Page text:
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9 thoughts on “Is a Nuclear Revival 15 Years Off? Energy Secretary Moniz Thinks So

  1. Nuclear power stations are mansions without toilets.
    This industry has yet figured out what to do with their extremely hazardous waste….other than leave it for the next 3000 generations.
    It’s time to STOP the nuke con job!

  2. Erica, the industry seems to okay for the time being with burying its nuclear waste on site. My guess is that its bigger battle is to get the capital to get plants built and it will save that one for later date.

  3. Secretary Moniz is out of contact with reality, regarding the the rate that the climate is changing, as are billions of other people on planet Earth. If he was in contact with that reality he would know that 15-years is way too long and that by then industrial civilization will likely collapse leading to the spewing of radiation from hundreds of existing NPP around the world that were designed under the assumption that they would run their full life production cycle and that skilled nuclear workers, plentiful supplies of replacement parts and ample supplies of external power would be available to keep the spent nuclear fuel cool until it can be moved to storage casks. – Dreams, that nuclear power will be our savior are just that, dreams.

  4. The carbon-free pitch is simply a misleading ‘greening’ pitch. It relies upon ignoring many aspects of nuclear power production such as plenty of carbon was emitted during the enrichment of the uranium fuel and massive quantities were emitted during the production of the steel and concrete that are required in the creation of any NPP, including the new advanced designs.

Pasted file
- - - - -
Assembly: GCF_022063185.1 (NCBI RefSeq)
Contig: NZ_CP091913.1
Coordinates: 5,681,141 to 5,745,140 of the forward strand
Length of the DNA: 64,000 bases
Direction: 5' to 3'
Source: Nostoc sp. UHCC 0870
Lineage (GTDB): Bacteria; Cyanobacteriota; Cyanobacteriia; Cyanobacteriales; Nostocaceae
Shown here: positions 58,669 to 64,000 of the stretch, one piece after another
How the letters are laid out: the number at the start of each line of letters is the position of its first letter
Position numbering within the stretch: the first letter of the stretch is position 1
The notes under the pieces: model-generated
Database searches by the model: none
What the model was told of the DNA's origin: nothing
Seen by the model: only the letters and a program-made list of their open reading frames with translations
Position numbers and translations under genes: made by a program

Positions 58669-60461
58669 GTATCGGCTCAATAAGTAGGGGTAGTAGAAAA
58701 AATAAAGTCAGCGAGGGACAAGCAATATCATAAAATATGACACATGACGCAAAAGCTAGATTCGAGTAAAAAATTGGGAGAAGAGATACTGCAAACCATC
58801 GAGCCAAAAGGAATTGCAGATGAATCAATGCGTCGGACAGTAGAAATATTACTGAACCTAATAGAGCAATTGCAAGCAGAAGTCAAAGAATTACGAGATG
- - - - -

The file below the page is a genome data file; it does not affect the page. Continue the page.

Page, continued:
5. The most charitable way to describe the notion that nuclear plants are “non-competitive” is that it is overly simplistic. Nuclear’s struggles are due to both a policy and regulatory playing field that are heavily stacked against it. On a level playing field, it would do fine. At a minimum, all existing plants would (easily) stay open.

    Nuclear is expensive because it is not allowed to pollute. They must go to extremes to prevent even a small chance of pollution. And yet, it is treated, by policy and market, like a dirty energy source. It doesn’t receive the large subsidies and (even more importantly) mandates for use that renewables get. Instead, it is placed in direct competition with fossil sources that are allowed to release massive amounts of pollution, continuously, directly into the environment.

    The answer is obvious. Treat nuclear like renewables. The real truth is that keeping existing nuclear plants open is the least expensive means of emissions reduction you will ever find. The amount of financial support (subsidy) needed to keep existing nukes open is far lower than the subsidies renewables get.

    Lerner’s arguments are weak. Just because Illinois would still have a lot of nuclear doesn’t change the fact that we would be closing non-emitting generation sources with fossil (gas) sources, which is clearly indefensible at a time when we are supposed to be concerned about global warming.

  6. The nuclear industry is the ONLY industry that has “put in a toilet”. It is the only industry that is required to demonstrate that its waste stream will remain contained for as long as it remains hazardous, and impeccable standard that no other waste stream comes close to meeting. And yet, NRC has concluded that Yucca Mountain will meet that impeccable, unprecedented, standard.